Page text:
I ran across this Flickr album posted by Josh Burker (@JoshBurker) that pretty much shows every instrument in the orchestra integrated with MaKey MaKey. Josh had the opportunity to be the “Maker in Residence” for the Westport, Connecticut Public Library for a month this summer. As you can see from his Flickr album and this video, you can do a lot with cardboard, conductive tape, MaKey MaKey, and Scratch – especially if you are a kid with an endless imagination and a bit of adult guidance.
My absolute favorite piece is the bird. You will find a video on the 2nd page that details the creation of the bird and its numerous amazing abilities. The 11-year-old girl who came up with this brilliant device is as articulate as she is innovative.
I am really inspired to challenge my students to find a unique way to use the MaKey MaKey when we do this year’s Global Cardboard Challenge. Since we only have one for our classroom, I plan to have a contest and whoever proposes the best idea will get to use it for their game. Josh Burker’s collection of images will help the students to see the amazing potential of this tool.
If you want to spend the best $50 ever on a classroom supply or birthday gift, then I would highly recommend Makey Makey – touted as “the invention kit for everyone.”
For today’s Phun Phriday post, I bring to you the most versatile piece of computer hardware that I’ve ever used. I’ve seen MaKey MaKey demonstrated at several conferences and STEM events, but yesterday was the first time I set one up out of the box. The good news for anyone who doesn’t think that you are technologically gifted is that setting it up is astoundingly simple. Don’t be fooled by the complicated looking circuit-board thingy and ten thousand wires. Seriously.
To get going with MaKey MaKey, hook up the included USB cord to the board, and the other end to your computer. There are no drivers or software installations. Hook alligator clips (ato the board and to whatever you want to use to conduct electricity to the board. When I say, “whatever,” I mean it. As long as it conducts electricity, you’re good. Bananas, Play-Do, people, pencil drawings on a piece of paper, and stairs have all been demonstrated on various videos to be good crowd-pleasers.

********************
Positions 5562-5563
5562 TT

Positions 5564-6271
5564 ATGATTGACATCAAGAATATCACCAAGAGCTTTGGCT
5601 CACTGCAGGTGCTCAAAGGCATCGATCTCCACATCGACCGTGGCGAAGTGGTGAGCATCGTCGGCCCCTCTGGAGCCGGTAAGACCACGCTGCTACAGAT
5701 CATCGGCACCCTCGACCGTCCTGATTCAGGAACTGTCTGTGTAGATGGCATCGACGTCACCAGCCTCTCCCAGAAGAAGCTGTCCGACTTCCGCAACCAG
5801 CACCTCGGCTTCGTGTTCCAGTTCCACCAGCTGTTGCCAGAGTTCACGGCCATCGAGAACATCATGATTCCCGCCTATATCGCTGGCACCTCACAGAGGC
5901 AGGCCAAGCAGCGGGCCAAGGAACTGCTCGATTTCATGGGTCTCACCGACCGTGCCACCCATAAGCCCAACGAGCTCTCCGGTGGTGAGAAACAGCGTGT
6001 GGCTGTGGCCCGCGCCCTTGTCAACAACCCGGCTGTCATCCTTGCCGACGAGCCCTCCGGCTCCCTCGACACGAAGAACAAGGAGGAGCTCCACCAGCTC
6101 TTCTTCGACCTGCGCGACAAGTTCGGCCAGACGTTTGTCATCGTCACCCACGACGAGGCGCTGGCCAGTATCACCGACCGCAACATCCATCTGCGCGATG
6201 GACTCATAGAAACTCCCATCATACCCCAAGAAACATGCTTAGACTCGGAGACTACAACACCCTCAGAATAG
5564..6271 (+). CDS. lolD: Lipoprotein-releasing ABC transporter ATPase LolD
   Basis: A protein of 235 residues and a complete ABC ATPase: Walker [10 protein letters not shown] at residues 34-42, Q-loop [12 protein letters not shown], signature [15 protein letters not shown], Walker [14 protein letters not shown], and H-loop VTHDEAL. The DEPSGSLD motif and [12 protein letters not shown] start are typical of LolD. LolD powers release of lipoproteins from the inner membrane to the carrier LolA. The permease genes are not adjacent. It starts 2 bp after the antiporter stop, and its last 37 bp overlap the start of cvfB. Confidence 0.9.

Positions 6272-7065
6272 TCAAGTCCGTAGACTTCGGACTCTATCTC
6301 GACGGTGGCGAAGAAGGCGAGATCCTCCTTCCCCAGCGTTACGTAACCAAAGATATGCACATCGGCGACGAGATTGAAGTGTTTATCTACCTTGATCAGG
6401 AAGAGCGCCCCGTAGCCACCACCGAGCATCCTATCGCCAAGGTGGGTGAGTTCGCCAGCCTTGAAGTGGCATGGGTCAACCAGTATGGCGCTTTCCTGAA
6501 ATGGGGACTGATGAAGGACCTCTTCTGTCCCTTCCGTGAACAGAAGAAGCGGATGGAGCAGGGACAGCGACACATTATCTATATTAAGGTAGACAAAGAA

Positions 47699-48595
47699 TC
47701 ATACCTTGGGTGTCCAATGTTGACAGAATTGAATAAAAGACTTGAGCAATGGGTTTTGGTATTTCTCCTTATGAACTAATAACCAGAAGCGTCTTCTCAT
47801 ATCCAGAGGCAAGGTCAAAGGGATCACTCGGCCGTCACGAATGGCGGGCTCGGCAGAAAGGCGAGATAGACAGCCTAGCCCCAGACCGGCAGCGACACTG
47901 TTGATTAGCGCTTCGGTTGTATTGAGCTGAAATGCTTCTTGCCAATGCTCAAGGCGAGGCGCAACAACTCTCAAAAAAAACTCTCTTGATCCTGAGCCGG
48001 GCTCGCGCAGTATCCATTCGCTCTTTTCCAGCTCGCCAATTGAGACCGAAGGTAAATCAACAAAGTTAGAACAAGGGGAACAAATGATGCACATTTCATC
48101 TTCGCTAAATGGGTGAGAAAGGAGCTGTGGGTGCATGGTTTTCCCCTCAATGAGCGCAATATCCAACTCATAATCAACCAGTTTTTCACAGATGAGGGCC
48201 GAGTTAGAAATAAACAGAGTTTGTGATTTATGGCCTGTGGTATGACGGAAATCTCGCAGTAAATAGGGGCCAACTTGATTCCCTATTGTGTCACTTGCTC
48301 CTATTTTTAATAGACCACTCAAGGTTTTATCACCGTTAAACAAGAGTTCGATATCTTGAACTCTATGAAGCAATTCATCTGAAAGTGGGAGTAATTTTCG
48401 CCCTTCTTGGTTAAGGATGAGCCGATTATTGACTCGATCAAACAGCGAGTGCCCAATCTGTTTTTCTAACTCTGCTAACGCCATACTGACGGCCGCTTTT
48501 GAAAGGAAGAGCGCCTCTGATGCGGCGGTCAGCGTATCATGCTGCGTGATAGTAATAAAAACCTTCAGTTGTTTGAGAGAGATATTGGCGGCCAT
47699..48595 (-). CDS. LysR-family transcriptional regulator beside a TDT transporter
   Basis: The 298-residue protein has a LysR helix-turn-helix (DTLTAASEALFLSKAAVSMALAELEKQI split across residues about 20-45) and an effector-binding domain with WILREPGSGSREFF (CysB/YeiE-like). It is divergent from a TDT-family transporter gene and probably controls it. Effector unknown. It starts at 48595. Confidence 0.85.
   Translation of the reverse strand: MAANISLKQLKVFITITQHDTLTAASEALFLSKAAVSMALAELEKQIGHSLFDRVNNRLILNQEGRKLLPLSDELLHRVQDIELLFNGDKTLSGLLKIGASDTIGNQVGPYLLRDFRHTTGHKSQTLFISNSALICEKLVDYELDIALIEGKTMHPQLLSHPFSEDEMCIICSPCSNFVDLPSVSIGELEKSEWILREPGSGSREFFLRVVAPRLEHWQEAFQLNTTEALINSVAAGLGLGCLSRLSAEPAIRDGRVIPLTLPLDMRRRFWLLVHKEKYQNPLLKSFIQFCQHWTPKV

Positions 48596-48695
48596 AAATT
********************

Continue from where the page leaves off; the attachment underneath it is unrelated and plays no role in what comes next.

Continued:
The MaKey MaKey instructions give you a few websites that you can go to, but you don’t have to use them. Basically, you can do anything with the board, that you can do with a computer keyboard. Just attach the alligator clips (and be sure to hold one that’s attached to the “Earth” section) to whatever commands you want to give the computer. There are different spaces on the MaKey MaKey board for the arrow keys, space bar, etc… You could even attach a clip (assuming you have that many) to each letter in the alphabet.
Of course, you can type your name with a set of bananas. But my students were immediately fascinated with the piano on our first try. I’ve embedded a video below of one of my students using Play-Doh as the piano keys.
I’ve learned with these types of things that the best thing to do is just stand back and let the students explore. They tend to do the same thing at first, but once they get comfortable the magic happens. That’s when they start getting creative, and popping out crazy ideas that might just work. We just got the MaKey MaKey, so I’m really looking forward to next week when they come back to class after mulling over the possibilities in their heads.
I am very thankful to the parent who donated our Makey Makey, and urge all of you to find a way to get at least one for your classroom. You might want to invest in some extra alligator clip wires ( I know that’s not what they’re called, but that’s what I call them) so you can hook up as many parts of the MaKey MaKey as you like. The kit comes with 6.